• @bdg323
    The video is on youtube, which does not let me post direct link, so i just posted the part after youtube.com
    Full title is: 'Daniel Pink on the surprising science of motivation'

    Independent contractor: a worker that is on equal terms to his employer. Thinking a bit more about it – would be cool if there were no corporations at all, just individuals that exchange goods and services?

    Unions loosing power, since workers are disappointed them, but my argument about aggressiveness stands.

  • @SkepticThink
    The corporate interest (profit) is conflicting with the interest of the worker (higher wages). If both actors – a corporation and a worker – had equal power the ultimatum game might find an equilibrium. But that is impossible since the corporation does not lose if 1 worker decides not to take their offer. Only organized workers can stand up in an ultimatum game, since both actors lose only if none of the workers accepts the ultimatum.

  • @SkepticThink
    It is a race of concentration of power. There can be no balance in an organisations like that.

    The only possible balance I can imagine is we all take on roles of independent contractors (freelancers) and exchange goods and services via friend to friend networks.

    Check out video titled 'what is ripple pay'.

  • Ripple pay is a system for creating credit. Instead of the FED ponzi scheme we can create our own credit.
    I imagine that there will be no employer and employee relation. Instead any individual can sell goods and services for as much credit as the buyer is willing to pay and as much as the seller trusts the buyer to repay with other goods and services directly or trough circular barter.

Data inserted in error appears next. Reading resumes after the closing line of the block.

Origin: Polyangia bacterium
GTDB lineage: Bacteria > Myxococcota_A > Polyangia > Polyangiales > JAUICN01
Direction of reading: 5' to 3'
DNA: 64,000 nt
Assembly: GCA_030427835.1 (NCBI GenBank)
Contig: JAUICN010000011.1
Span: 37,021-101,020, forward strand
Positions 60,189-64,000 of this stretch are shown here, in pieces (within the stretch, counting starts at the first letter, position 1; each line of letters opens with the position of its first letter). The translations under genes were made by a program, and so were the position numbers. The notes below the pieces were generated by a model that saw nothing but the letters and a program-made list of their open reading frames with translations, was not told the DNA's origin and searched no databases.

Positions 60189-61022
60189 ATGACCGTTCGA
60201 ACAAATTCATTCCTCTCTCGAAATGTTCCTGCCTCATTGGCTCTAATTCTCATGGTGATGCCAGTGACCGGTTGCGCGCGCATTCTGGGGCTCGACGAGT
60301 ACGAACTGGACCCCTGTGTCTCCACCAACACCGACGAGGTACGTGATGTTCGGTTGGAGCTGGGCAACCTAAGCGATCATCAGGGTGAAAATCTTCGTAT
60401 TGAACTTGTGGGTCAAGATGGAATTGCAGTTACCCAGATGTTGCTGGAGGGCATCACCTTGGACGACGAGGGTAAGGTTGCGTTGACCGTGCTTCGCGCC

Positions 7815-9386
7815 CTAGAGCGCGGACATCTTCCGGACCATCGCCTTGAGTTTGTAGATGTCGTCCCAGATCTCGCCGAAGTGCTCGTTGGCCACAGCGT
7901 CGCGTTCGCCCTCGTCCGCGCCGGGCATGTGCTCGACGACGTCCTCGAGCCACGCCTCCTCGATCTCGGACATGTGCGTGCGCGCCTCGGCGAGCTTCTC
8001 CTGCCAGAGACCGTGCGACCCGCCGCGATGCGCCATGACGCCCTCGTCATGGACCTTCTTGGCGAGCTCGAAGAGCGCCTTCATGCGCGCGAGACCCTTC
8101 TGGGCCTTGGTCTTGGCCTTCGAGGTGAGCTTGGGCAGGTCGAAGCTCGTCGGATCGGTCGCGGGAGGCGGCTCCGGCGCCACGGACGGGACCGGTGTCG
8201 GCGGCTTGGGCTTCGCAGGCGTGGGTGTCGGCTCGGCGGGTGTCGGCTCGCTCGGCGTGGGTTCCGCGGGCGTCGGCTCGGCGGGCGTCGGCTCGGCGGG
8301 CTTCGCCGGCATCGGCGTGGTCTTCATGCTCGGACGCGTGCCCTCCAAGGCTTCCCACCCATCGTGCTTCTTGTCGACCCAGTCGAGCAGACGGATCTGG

The idea is to lose centrally managed credit creation. I am still in a process of designing the details tho.

  • @stutek – This system makes two errors. First, debt does not create wealth. Creating credit does not create an incentive to produce, and thus, productivity is destroyed. The second error is the classic calculation error. Since the system is entirely zero-sum, there is no way to calculate profit and loss. Because of this, the system does not allocate resources properly, much less ideally.

  • @Slipknotyk06
    1st: Debt does not create wealth? Tell that to all the institutions that issue bonds based currency – including the US FED.

    2nd: My proposal is a zero-sum economy if and only if our wants are limited. If our wants are limitless then this system is not zero-sum. If the wants are limited, it is a sane proposal to comply to the rules of supply and demand.